Thursday, January 5, 2012


My friend Alan David Doane isn’t the slightest bit pleased with DC
Comics’ plans to publish prequels to Watchmen, the legendary series
by Alan Moore and Dave Gibbons.  Here’s an e-mail he sent to me and
other friends:


I just created a petition entitled
DC Comics: End plans for sequels
to Watchmen, because I care deeply about this very important issue
pertaining to creator rights.

I'm trying to collect 100 signatures, and I could really use your

To read more about what I'm trying to do and to sign my petition,
click here.

It'll just take a minute!

Once you're done, please ask your friends to sign the petition as
well. Grassroots movements succeed because people like you are
willing to spread the word!

I won’t be signing Alan's petition at the present time, but it’s not
because I expect DC to ignore it and any other similar entreaties.
There’s another issue here.

Moore, to the best of my knowledge, has never once denied/refuted
Gibbons’ status as co-creator of Watchmen.  I gather Moore doesn’t
approve of DC’s plans, but, as far as I know, Gibbons is on board
or at least okay with the prequels. 

Do the creator rights of Alan Moore trump those of Dave Gibbons?
Not at this time.  Watchmen is still owned by DC and that’s a shame
on many levels.  If Moore and Gibbons owned it, either one of them
could likely put the kibosh on prequels or sequels.  Depending on
whatever agreement existed between them. 

I don’t have much interest in DC’s plans.  I don’t have a whole lot
of confidence that their new Watchmen comics will be worthy of the
source material.  But, since DC does own Watchmen at this time, I
think Gibbons has every right to benefit from their plans.  Moore
made his decision on this and related matters and I applaud him for
his strong convictions.  But, if Gibbons is okay with DC’s plans,
I’m okay with them as well.


Rumors of Watchmen prequels or sequels picked up steam a few years
ago.  On February 9, 2010, in a previous incarnation of this bloggy
thing: I wrote:

Giving credit where it is most certainly due, I first learned about
DC Comics Senior VP/Executive Editor Dan DiDio's plan to produce a
sequel or sequels to Alan Moore and Dave Gibbons' Watchmen from
Rich Johnston's Bleeding Cool website:

While it's "fashionable" in some comics professional circles to
dismiss Johnston as a gossip monger or worse, there's not a day in
the week when I wouldn't rather read his reports those on websites
that act as virtual arms of the comics industry's PR departments.
But I digress.

Thinking about Watchmen isn't a high priority of mine, but several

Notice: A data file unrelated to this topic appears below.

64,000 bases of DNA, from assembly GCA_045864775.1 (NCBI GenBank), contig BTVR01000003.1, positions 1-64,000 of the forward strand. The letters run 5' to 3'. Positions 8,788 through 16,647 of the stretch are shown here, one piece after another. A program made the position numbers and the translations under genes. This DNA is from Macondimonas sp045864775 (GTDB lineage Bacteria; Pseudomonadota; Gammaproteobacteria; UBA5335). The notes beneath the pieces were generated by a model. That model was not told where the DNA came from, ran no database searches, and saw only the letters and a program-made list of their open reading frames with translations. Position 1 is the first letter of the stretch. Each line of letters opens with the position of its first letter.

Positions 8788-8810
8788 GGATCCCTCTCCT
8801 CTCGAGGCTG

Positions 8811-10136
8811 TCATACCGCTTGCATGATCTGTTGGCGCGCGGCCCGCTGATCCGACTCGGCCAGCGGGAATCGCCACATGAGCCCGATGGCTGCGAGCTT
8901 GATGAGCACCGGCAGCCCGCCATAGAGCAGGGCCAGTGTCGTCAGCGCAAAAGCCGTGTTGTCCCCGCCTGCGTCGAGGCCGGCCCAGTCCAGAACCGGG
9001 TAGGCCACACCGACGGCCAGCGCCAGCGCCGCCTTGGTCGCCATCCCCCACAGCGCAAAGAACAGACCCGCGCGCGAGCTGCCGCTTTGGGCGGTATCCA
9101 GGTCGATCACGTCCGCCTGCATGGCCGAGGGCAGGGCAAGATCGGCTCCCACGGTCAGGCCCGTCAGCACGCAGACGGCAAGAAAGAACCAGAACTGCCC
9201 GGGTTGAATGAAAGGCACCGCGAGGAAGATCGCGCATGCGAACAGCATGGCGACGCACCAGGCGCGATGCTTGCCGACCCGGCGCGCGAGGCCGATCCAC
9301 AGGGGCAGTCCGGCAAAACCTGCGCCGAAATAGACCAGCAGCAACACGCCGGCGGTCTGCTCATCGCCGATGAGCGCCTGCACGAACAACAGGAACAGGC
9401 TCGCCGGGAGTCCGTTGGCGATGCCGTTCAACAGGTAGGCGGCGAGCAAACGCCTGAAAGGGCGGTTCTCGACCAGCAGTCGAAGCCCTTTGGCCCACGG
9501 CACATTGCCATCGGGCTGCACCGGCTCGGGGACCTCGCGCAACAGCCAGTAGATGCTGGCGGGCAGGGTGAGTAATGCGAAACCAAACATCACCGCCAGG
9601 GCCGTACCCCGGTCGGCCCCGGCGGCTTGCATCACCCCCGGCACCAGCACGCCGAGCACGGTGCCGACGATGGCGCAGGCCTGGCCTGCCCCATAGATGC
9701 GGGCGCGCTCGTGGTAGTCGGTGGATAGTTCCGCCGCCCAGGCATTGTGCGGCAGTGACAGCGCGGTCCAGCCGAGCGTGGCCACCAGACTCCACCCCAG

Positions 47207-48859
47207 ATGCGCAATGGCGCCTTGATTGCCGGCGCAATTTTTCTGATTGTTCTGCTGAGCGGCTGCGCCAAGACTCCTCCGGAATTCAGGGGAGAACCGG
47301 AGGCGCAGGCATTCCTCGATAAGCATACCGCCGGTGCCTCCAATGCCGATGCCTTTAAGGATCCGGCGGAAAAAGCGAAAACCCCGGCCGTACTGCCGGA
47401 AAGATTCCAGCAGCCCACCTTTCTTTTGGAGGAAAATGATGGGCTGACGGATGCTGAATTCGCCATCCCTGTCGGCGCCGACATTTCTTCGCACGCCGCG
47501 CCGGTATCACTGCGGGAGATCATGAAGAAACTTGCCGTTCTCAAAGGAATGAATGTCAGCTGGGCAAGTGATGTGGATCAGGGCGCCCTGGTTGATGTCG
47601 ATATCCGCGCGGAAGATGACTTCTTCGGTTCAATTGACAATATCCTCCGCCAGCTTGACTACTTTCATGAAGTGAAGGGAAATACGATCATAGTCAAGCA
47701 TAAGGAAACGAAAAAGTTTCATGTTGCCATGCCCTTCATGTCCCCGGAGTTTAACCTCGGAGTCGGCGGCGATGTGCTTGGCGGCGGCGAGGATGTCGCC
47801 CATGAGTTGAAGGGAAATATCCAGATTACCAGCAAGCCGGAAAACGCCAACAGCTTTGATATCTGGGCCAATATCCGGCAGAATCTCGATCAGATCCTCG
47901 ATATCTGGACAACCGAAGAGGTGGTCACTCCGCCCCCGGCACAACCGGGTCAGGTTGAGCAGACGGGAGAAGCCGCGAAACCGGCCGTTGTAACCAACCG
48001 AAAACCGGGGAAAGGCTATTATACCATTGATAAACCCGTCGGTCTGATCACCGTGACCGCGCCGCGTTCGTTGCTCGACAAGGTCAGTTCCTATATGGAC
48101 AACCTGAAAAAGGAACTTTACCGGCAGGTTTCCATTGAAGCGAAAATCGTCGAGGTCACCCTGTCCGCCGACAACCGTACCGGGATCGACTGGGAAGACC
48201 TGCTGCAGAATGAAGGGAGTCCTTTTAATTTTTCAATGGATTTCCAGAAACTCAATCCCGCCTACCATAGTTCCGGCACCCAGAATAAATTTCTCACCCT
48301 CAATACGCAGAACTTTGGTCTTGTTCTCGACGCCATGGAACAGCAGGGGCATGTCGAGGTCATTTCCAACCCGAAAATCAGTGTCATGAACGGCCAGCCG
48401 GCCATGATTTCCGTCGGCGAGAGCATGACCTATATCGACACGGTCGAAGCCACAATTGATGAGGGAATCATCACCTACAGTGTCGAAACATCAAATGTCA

readers have asked for my thoughts on the matter and I figure I'll
put them out there today before moving on to things in which I have
a much greater interest.

My thoughts...

1. I see no creative rational for a sequel to a work that was
complete unto itself. It's a commercial decision. Not that there is
anything inherently wrong with commercial decisions, but I bet DC
tries to spin it as something other than that.

2. I see even less creative rational in tying Watchmen to the DC
Universe. It's another commercial decision which counts on the
loyal DCU fan base creaming its jeans over the prospect of Batman
fighting Rorschach.

3. Is DC screwing Moore and Gibbons on this? That's for them to
say. But, in any case, it's far from the first time DC or other
comics publishers have screwed creators. The main difference here
might be somewhat greater sympathy - but not much greater - for the
creators being screwed.

4. Many fans who think doing a sequel to Watchmen is a bad
idea...for whatever reasons...will still buy as many sequels as DC
is able to publish.

5. Comics news sites, even those who will moan piteously over this
defilement of a comics classic or the disregard for the great
talents who created said classic, will still slavishly promote the
books for DC Comics.

6. DiDio will have no trouble hiring writers and artists to work on
his Watchmen sequels. Oh, a few of them might turn down the work
for principled reasons, but there will be many eager for the
challenge or the paycheck. I have some sympathy with both sorts,
especially for creators who have not earned decent paychecks in
months and sometimes years.

7. I'm sure many writers and artists have already sent query
letters or even pitches to DiDio.

8. In the extremely unlikely event that I was asked to write
Watchmen 2 or any of its spin-offs...and it's as unlikely as winged
glowing pigs flying out of my ass, singing show tunes, and pooping
gold and silver coins...I would see if the old phone number I had
for Alan Moore still works, ask him if he would object to my taking
the gig, and then ask the same of Dave Gibbons.

9. Re-read thoughts #1, #2, and #6. The challenge part would be
there for me, I could really use the paycheck, and, despite my
knowing the rationale for doing such work is purely commercial, I'm
confident I could deliver comic books that would be entertaining on
their own. You don't necessarily have to swing for the fences to
give your audience a comic book worth reading.


I wrote about “Watchmen 2" the following day as well.  I’ll be back
tomorrow with that little bit of non-history.

© 2012 Tony Isabella

1 comment:

  1. What about the moral rights of Ditko and the others who created the characters Watchmen was based on?